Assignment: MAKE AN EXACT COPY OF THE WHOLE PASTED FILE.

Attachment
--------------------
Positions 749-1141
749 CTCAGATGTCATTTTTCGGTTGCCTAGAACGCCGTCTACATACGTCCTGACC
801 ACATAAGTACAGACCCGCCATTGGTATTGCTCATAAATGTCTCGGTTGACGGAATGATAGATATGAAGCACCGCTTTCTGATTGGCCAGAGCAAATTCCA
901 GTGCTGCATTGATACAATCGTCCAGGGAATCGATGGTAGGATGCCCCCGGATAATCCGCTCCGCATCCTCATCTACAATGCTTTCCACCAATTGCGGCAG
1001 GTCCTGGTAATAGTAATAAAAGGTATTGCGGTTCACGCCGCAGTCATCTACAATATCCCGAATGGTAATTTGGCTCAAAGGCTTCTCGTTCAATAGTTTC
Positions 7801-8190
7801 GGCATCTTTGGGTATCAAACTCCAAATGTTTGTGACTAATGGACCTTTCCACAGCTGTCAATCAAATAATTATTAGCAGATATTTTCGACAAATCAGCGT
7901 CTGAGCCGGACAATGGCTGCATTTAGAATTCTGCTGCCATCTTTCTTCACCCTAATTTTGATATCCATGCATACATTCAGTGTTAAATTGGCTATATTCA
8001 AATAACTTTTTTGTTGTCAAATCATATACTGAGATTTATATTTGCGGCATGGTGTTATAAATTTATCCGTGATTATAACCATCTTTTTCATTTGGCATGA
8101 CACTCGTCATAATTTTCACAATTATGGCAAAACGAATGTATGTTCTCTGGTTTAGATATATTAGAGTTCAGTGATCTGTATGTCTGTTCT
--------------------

Positions 749-1141
749 CTCAGATGTCATTTTTCGGTTGCCTAGAACGCCGTCTACATACGTCCTGACC
801 ACATAAGTACAGACCCGCCATTGGTATTGCTCATAAATGTCTCGGTTGACGGAATGATAGATATGAAGCACCGCTTTCTGATTGGCCAGAGCAAATTCCA
901 GTGCTGCATTGATACAATCGTCCAGGGAATCGATGGTAGGATGCCCCCGGATAATCCGCTCCGCATCCTCATCTACAATGCTTTCCACCAATTGCGGCAG
1001 GTCCTGGTAATAGTAATAAAAGGTATTGCGGTTCACGCCGCAGTCATCTACAATATCCCGAATGGTAATTTGGCTCAAAGGCTTCTCGTTCAATAGTTTC
Positions 7801-8190
7801 GGCATCTTTGGGTATCAAACTCCAAATGTTTGTGACTAATGGACCTTTCCACAGCTGTCAATCAAATAATTATTAGCAGATATTTTCGACAAATCAGCGT
7901 CTGAGCCGGACAATGGCTGCATTTAGAATTCTGCTGCCATCTTTCTTCACCCTAATTTTGATATCCATGCATACATTCAGTGTTAAATTGGCTATATTCA
8001 AATAACTTTTTTGTTGTCAAATCATATACTGAGATTTATATTTGCGGCATGGTGTTATAAATTTATCCGTGATTATAACCATCTTTTTCATTTGGCATGA
8101 CACTCGTCATAATTTTCACAATTATGGCAAAACGAATGTATGTTCTCTGGTTTAGATATATTAGAGTTCAGTGATCTGTATGTCTGTTCT